The Importance of Profit Motive: U.S. Tax Court Rules Renovation Activities Weren’t a Business
Individuals with real estate businesses understandably expect to deduct their business-related expenses. But those deductions might not be a slam dunk. Some married taxpayers recently learned that the hard way when their business deductions landed in the U.S. Tax Court.
Sarkin v. Commissioner provides a valuable overview of how the IRS and the Tax Court determine if expenses qualify as deductible business-related expenses — specifically, the factors they consider when assessing whether an activity was engaged in for profit.
The taxpayers opened an urban planning firm in South Africa in 1997. By 2004, they’d relocated to the United States. In 2011, after having been unemployed since losing his job in 2009, the husband returned to South Africa. He converted his previously owned apartment into an office and used his time to renovate his mother-in-law’s home.
The taxpayers claimed $24,749 and $14,132 in expenses for a real estate consulting business on their 2012 and 2013 federal tax returns. The IRS, however, rejected the deductions, asserting that they weren’t engaged in a trade or business for profit. The taxpayers appealed.
The tax regulations provide a nonexclusive list of factors to consider when evaluating a taxpayer’s profit objective. The following seven factors favored the IRS’s stance:
- The manner in which the activity is conducted.The taxpayers didn’t have a written business plan. Moreover, the business didn’t have a separate bank account; all expenses were paid from the taxpayers’ personal checking account and with their credit cards.
- The time and effort devoted to the activity. The husband didn’t spend the entire two years in South Africa, and the court inferred that he didn’t spend much time on the business.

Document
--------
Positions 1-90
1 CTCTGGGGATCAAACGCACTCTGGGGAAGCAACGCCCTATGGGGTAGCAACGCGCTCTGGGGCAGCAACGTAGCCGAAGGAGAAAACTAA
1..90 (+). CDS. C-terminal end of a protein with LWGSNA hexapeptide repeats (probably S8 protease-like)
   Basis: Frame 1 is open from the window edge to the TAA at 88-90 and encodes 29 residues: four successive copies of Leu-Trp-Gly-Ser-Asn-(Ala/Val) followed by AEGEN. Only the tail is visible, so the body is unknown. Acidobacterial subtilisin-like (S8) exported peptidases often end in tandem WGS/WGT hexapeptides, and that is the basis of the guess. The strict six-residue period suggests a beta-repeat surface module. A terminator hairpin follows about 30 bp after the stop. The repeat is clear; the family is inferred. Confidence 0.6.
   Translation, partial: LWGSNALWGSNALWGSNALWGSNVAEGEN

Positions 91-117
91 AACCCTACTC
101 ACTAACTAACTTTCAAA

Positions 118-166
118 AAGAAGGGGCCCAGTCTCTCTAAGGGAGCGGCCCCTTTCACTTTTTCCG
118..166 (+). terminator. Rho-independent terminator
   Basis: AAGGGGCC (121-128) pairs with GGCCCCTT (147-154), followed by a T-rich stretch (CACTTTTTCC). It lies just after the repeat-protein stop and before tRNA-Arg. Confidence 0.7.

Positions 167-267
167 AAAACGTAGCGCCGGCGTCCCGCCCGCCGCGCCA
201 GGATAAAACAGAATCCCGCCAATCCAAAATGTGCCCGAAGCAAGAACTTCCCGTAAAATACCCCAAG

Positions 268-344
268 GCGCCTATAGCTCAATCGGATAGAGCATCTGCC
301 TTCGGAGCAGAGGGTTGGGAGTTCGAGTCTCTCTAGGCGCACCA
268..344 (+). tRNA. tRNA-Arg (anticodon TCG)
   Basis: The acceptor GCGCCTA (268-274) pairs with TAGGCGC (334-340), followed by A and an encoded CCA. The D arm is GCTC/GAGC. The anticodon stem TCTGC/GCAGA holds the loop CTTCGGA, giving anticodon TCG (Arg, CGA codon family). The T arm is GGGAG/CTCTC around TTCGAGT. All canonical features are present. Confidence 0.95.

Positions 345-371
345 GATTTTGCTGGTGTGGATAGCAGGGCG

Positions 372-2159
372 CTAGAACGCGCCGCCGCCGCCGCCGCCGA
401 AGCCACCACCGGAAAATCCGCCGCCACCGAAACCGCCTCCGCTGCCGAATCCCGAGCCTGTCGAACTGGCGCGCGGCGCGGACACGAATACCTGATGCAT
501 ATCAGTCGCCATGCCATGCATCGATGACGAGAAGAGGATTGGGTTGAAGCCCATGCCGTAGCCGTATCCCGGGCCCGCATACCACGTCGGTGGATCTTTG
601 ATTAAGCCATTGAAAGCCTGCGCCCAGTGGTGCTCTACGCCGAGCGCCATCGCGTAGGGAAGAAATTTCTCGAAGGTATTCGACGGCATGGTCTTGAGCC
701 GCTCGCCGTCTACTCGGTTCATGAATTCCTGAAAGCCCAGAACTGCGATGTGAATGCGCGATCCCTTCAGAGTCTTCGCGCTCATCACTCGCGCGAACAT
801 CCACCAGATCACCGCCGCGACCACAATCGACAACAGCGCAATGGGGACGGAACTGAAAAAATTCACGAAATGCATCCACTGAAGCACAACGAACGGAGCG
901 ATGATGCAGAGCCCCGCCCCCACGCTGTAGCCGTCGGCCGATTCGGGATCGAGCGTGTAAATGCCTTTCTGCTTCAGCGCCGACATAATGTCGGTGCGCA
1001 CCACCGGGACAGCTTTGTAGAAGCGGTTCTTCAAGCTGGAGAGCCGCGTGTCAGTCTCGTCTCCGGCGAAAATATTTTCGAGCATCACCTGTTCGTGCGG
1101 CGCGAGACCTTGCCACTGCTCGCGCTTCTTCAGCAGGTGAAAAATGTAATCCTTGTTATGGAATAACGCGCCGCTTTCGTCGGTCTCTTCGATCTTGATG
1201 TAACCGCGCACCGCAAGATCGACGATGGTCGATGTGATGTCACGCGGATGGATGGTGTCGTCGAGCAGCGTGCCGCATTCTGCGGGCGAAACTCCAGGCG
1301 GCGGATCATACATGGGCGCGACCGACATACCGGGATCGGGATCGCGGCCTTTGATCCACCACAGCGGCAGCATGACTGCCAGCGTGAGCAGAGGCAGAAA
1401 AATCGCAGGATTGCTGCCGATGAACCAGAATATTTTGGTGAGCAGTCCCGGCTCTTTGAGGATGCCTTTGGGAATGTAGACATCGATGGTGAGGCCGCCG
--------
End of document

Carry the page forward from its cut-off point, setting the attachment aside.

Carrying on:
- The expectation of asset appreciation. An expectation that assets used in the activity will produce an overall economic profit can indicate a profit motive. But the taxpayers’ only asset was the previously owned apartment.
- The taxpayers’ success in similar or dissimilar activities. Without any evidence of earlier dealings in South Africa, the court didn’t know whether any success had occurred. And the renovation project wasn’t similar to the previous work the husband claimed to have completed in the country.
- History of income and loss. Although a series of losses in the initial stage of an activity doesn’t necessarily indicate a lack of profit motive, the goal must be to realize a profit on the entire operation. The taxpayers reported net losses for the relevant years and abandoned the business the next year.
- The amount of occasional profits. The business never earned a profit.
- The taxpayers’ financial status. A lack of substantial income from other sources can suggest a profit motive, while substantial income from another source can indicate the lack of profit motive. The husband was unemployed directly before the years at issue, but the wife had significant income from working as an architect. The business losses generated substantial tax benefits for the couple.
The court rated one factor as neutral — the expertise of the taxpayers or their advisors. The husband had the relevant work experience and requisite education to conduct a city planning and architecture business, but the court found no evidence to corroborate previous dealings in South Africa. Further, he had no expertise or experience in the renovation of personal residences.
Only one factor was found to favor the taxpayers: The court accepted the husband’s testimony that he derived no pleasure from conducting the business.
A costly loss in court
With the factors heavily going against the taxpayers, the court concluded no “actual, honest profit objective” existed. The expense deductions, therefore, were disallowed. If you’re looking to deduct business-related expenses, be sure you’re able to support your claims that the activity has an actual, defendable profit motive.